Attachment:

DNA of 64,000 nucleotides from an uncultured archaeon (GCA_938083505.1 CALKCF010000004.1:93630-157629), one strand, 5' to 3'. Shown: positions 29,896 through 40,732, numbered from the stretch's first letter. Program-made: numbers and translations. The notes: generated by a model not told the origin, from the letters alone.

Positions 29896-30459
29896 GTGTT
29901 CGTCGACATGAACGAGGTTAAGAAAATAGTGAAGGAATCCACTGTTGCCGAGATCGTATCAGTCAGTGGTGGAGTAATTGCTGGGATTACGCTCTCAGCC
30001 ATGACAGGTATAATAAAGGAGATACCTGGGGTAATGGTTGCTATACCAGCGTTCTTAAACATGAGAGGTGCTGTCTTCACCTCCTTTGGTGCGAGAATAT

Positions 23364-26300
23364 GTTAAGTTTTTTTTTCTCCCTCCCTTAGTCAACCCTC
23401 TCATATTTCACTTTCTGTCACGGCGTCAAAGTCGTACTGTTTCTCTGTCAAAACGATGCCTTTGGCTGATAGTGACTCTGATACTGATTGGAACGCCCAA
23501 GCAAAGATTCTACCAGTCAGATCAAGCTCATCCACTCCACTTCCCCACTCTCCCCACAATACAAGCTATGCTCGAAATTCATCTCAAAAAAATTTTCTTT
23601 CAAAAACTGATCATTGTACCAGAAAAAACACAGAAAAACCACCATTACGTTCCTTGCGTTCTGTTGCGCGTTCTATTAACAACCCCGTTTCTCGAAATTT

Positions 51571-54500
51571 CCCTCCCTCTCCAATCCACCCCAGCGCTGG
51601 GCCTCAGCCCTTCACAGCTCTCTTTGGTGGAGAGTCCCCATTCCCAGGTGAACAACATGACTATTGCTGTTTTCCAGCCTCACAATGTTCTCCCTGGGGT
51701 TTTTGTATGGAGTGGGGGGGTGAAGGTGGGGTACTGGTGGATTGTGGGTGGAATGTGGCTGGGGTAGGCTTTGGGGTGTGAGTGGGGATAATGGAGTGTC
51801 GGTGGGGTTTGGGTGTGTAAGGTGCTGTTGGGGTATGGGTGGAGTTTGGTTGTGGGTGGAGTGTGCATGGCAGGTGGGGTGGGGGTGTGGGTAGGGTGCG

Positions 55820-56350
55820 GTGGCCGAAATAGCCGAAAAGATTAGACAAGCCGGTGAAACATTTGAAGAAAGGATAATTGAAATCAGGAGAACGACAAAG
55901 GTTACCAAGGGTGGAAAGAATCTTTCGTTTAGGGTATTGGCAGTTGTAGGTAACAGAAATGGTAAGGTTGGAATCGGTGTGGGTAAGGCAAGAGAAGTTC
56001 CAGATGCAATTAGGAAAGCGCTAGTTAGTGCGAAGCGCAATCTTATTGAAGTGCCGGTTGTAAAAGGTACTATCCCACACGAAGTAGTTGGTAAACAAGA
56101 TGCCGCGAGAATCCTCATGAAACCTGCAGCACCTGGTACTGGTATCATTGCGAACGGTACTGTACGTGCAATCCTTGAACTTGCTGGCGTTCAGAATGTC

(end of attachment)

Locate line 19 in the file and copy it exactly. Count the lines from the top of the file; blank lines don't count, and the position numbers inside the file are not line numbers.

56001 CAGATGCAATTAGGAAAGCGCTAGTTAGTGCGAAGCGCAATCTTATTGAAGTGCCGGTTGTAAAAGGTACTATCCCACACGAAGTAGTTGGTAAACAAGA